Vibrational Frequency Used as Internal Clock Reference to Access Molecule-Metal Charge-Transfer Times – Publication by A3 (Jakob)

Peter Jakob and Sebastian Thussing derived ultrafast charge-transfer times at molecule-metal interfaces using the vibrational oscillation period as an internal clock reference


Interfacial dynamical charge transfer at the molecule-metal interface, associated with non-adiabatic electron-vibron coupling leads to vibrational bands displaying characteristic asymmetric line shapes.

Dynamical charge-transfer processes at molecule-metal interfaces proceed in the few fs timescale that renders them highly relevant to electronic excitations in optoelectronic devices. This is particularly true when electronic ground state situations are considered that implicate charge transfer directly at the fermi energy.

Prof. Jakob and Dr. Thussing showed that such processes can be accessed by means of vibrational excitations, with nonadiabatic electron-vibron coupling leading to distinct asymmetric line shapes. Thereby the characteristic timescale of this interfacial dynamical charge transfer can be derived by using the vibrational oscillation period as an internal clock reference.


P. Jakob, S. Thussing
Vibrational Frequency used as Internal Clock Reference to access Molecule — Metal Charge Transfer Times
Phys. Rev. Lett. 126 (2021) 116801 DOI:10.1103/PhysRevLett.126.116801


Prof. Dr. Peter Jakob
Philipps-Universität Marburg
SFB project A3
Tel.: 06421 28-24328

Quantitative Characterization of Nanometer-Scale Electric Fields via Momentum-Resolved STEM– Publication by A5 (Volz)

Andreas Beyer and coworkers achieved the determination and spatial resolution of electric fields at interfaces with the transmission electron microscope.


Nanometer-scale built-in electric field are the basis of many modern (opto)electronic devices, such as solar cells, lasers or batteries. Optimization of these devices requires precise characterization of such fields at small length scales. With a fast pixelated-detector, A. Beyer and coworkers in SFB project A5 (Volz) acquire a 2D diffraction pattern for every real-space position of the impinging electron beam. In doing so, the momentum transfer of an electric field (or a charge) on the electron beam can be measured, and the electric field, which is invisible in “normal high angle annular dark field images”, can be calculated from the 4D data-set.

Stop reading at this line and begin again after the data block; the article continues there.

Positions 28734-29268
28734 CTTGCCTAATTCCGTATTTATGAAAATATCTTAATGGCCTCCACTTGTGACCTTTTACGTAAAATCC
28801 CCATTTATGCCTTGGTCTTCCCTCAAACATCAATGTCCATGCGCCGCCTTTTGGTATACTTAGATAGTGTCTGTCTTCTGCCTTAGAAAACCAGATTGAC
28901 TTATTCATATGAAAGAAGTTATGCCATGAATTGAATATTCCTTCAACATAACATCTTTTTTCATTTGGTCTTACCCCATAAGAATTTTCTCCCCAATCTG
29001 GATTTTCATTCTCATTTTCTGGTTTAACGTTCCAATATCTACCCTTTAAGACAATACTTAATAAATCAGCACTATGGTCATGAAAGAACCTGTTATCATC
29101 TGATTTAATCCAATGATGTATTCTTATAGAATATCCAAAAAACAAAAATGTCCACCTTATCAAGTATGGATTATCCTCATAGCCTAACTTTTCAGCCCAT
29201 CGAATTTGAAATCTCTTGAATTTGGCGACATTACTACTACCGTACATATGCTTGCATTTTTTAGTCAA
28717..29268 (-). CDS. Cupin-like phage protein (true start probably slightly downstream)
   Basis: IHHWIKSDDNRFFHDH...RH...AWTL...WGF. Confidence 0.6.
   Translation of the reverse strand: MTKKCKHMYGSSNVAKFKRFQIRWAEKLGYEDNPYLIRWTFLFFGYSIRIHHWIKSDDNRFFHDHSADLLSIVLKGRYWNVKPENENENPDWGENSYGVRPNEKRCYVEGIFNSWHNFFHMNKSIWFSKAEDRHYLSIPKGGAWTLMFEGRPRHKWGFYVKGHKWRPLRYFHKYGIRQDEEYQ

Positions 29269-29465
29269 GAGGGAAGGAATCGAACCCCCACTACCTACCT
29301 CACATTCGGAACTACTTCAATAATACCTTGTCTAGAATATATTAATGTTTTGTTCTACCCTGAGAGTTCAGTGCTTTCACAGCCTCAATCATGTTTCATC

In this work, key characteristics, like doping concentration or polarity, of GaAs-based p-n junctions were quantitatively obtained by 4D scanning transmission electron microscopy (4DSTEM). The values are in excellent quantitative agreement with results from other techniques, which – of course – lack lateral resolution.


A. Beyer, M.S. Munde, S. Firoozabadi, D. Heimes, T. Grieb, A. Rosenauer, K. Müller-Caspary, K. Volz
Quantitative Characterization of Nanometer-Scale Electric Fields via Momentum-Resolved STEM
Nano Lett. (2021) DOI:10.1021/acs.nanolett.0c04544


Prof. Dr. Kerstin Volz
Philipps-Universität Marburg
SFB 1083 project A5
Tel.: 06421 28 22297

Tracing orbital images on ultrafast time scales – Publication by B6 (Höfer/Wallauer) and A12 (Tautz/Bocquet/Kumpf) in Science

Robert Wallauer and coworkers combined a high harmonic laser source with an electron momentum microscope to record orbital images of the charge transfer at an organic/metal interface with femtosecond time resolution.


Excitation scheme for time-resolved photoemission orbital tomography. (b) Measured LUMO momentum maps for three selected delay times between pump and probe pulse. (c) Scheme of intramolecular and substrate-to-molecule excitation pathways. The LUMO pattern of the 0° molecule in (b) is seen to light up faster due to resonant HOMO-LUMO excitation than that of the 90° populated across the CuO Interface.

The microscopic charge-transfer dynamics across molecular interfaces is reflected in the population of electronic orbitals. These were, for the first time, directly monitored with ultrafast time resolution in a joint experimental effort of B6 (Höfer/Wallauer) in Marburg and A12 (Tautz/Bocquet/Kumpf) in Jülich. The experiment records the full two-dimensional intensity distribution of photoemitted electrons in momentum space in a femtosecond pump-probe scheme. Real-space electron distributions and photoemission momentum maps, called orbital tomographs, are related by a Fourier transform.

The model interface PTCDA/CuO/Cu(100) exhibits two distinct excitation pathways for the PTCDA molecule. The parallel component of the electric field of the pump pulse makes a direct HOMO-LUMO transition, while the perpendicular component transfers an electron from the metal across the atomically thin CuO spacer into the molecular LUMO. Once excited, the LUMO decays with a lifetime of 250 fs, independent of the excitation pathway.

In the future, the new experimental capability is expected to facilitate the microscopic understanding of charge-transfer and exciton-formation processes at several other classes of organic heterointerfaces with unprecedented detail, including interfaces between 2D semiconductors and layered organic molecular structures.

Informational Material

Joint press release of the universities of Marburg and Graz and the FZ Jülich (available in English and German).
News, Philipps-Universität Marburg (in German).
News, Universität Graz, Österreich (in German).


R. Wallauer, M. Raths, K. Stallberg, L. Münster, D. Brandstetter, X. Yang, J. Güdde, P. Puschnig, S. Soubatch, C. Kumpf, F.C. Bocquet, F.S. Tautz, U. Höfer
Tracing orbital images on ultrafast time scales
Science 371 (2021) 1056 DOI:10.1126/science.abf3286


Prof. Dr. Ulrich Höfer

Philipps-Universität Marburg

SFB 1083, project B6

Tel.: +49 6421 28-24215


Prof. Dr. Stefan Tautz

FZ Jülich

PGI, Experimental Physics, project A12

Tel.: +49 (0)2461 61-4561